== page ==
Apple’s iMac occupies a prized place in a fast-growing segment of the overall desktop PC market, the all-in-ones, that few others can approach. That’s how Apple can continue to show growth in an area where sales are slowing for other competitors, and it managed that advantage by being there early. Like the iMac before it, the MacBook Air is Apple’s next perfectly placed and timed attack on the competition.
Doing it before it was cool
The iMac was an all-in-one long before the form factor was popular, although it arrived much later than its own predecessor, the original Macintosh computer. Still, at the time the iMac arrived, the competition was all about separate towers and monitors. All-in-ones had trade-offs that seemed considerable at the time, including fewer customization options and no opportunity to really get into the high-performance range of personal computing.
Fast-forward to today, 14 years after the introduction of the first iMac, and it is the computer with the lion’s share of the hottest growth area in desktop computing. According to DisplaySearch, as reported by Bloomberg on Wednesday, the iMac accounts for 32.9 percent of the all-in-one desktop market, which itself grew 39 percent over the course of 2011 to 14.5 million shipments worldwide. DisplaySearch believes that the market will reach 23.3 million units by 2014, and Apple looks likely to lead the pack, since its next-closest competitor is Lenovo, with 22.7 percent of all-in-one sales.
Early investment pays later dividends
Apple doesn’t always strike a vein when it comes to early, unusual designs for its computers. The G4 Cube is a prime example. But that doesn’t mean they don’t bear fruit. The Cube formed the groundwork for the Mac mini, which succeeds as an HTPC and an inexpensive Mac desktop option. Likewise, the early MacBook Air, which was expensive, somewhat underpowered and mostly admired from afar, paved the way for the current generation of sleek, fast, awesome general-use machines.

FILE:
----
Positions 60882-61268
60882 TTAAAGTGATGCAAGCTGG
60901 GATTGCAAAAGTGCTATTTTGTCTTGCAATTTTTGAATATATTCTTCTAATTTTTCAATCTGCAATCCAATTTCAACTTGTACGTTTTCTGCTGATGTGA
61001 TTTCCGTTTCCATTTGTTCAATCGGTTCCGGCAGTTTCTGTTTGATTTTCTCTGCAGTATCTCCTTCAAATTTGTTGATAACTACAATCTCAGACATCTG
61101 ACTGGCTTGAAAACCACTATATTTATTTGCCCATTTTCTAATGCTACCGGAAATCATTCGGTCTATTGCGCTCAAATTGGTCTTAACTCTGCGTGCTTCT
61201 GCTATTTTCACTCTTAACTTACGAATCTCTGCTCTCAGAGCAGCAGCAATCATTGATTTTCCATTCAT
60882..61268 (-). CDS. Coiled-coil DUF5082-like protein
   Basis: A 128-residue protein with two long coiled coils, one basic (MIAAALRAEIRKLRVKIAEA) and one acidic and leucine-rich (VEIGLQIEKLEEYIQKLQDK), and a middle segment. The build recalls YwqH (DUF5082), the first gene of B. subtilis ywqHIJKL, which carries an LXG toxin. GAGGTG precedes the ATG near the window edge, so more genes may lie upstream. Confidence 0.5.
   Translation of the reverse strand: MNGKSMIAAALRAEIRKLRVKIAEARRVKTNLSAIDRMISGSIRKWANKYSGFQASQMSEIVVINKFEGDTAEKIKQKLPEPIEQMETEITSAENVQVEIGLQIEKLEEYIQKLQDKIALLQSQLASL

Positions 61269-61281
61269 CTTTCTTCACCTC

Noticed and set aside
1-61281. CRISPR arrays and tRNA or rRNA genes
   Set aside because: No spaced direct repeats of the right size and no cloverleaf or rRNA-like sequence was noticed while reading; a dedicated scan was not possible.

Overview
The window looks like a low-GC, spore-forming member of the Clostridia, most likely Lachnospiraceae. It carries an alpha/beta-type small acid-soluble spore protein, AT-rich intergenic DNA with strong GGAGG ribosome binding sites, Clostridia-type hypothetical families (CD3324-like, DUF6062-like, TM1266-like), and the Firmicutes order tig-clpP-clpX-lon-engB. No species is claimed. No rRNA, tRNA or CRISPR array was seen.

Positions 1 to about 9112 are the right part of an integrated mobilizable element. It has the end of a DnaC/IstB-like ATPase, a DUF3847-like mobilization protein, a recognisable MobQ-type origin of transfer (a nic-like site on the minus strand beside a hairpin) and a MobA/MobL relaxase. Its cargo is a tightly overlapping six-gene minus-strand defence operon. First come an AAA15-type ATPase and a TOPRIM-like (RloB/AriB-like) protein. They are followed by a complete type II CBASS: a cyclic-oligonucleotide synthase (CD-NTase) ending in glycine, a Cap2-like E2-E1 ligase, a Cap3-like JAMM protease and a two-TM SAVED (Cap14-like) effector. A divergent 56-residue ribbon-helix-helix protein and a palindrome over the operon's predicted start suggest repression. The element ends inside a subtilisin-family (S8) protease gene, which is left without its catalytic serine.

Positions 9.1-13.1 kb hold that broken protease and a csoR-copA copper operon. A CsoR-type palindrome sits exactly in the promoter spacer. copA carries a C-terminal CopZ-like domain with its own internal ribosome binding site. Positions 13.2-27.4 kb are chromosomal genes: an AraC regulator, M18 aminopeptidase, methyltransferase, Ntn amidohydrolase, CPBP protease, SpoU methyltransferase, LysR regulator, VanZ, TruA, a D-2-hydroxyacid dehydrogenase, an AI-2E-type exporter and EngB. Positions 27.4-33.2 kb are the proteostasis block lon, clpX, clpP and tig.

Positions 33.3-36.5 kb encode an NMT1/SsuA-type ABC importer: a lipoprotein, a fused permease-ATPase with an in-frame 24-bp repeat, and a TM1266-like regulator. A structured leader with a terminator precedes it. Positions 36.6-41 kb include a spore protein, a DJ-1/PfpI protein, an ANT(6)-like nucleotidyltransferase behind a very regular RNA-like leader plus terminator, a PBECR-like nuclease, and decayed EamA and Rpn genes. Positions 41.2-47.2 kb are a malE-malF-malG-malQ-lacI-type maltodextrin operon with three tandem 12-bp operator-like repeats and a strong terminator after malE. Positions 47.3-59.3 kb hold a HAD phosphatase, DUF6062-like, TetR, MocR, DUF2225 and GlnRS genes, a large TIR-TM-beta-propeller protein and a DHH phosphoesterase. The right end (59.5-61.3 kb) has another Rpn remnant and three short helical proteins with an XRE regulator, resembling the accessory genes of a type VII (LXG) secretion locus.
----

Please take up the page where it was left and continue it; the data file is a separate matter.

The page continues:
Apple worked out its ultraportable teething issues early, while competitors either looked on in disbelief that anyone would want such a device (its downsides vs. traditional notebooks were similar to the iMac’s flaws regarding user customization and repairs) or offered even more half-baked attempts at competing, like Dell’s Adamo. The first iteration of the MacBook Air meant Apple was ready to come back cheaper, faster and stronger.
Now Intel is prompting other notebook manufacturers to jump in late and try to capitalize on the demand for ultraportables. CES pitches are littered with the term, and it seems like every PC maker is planning an Air-like notebook for release in the near term. But the iMac’s doppelgängers haven’t managed to dethrone it, and I highly doubt we will see the notebook market behave very differently.
With both the iMac and the MacBook Air, Apple managed to successfully skate to where the puck’s going to be, and in doing so it has put itself at the fore of growth areas in overall markets (desktop and notebook PCs) that are otherwise sluggish. For users, that means both the iMac and the Air will be among Apple’s most exciting products to watch in 2012 and beyond.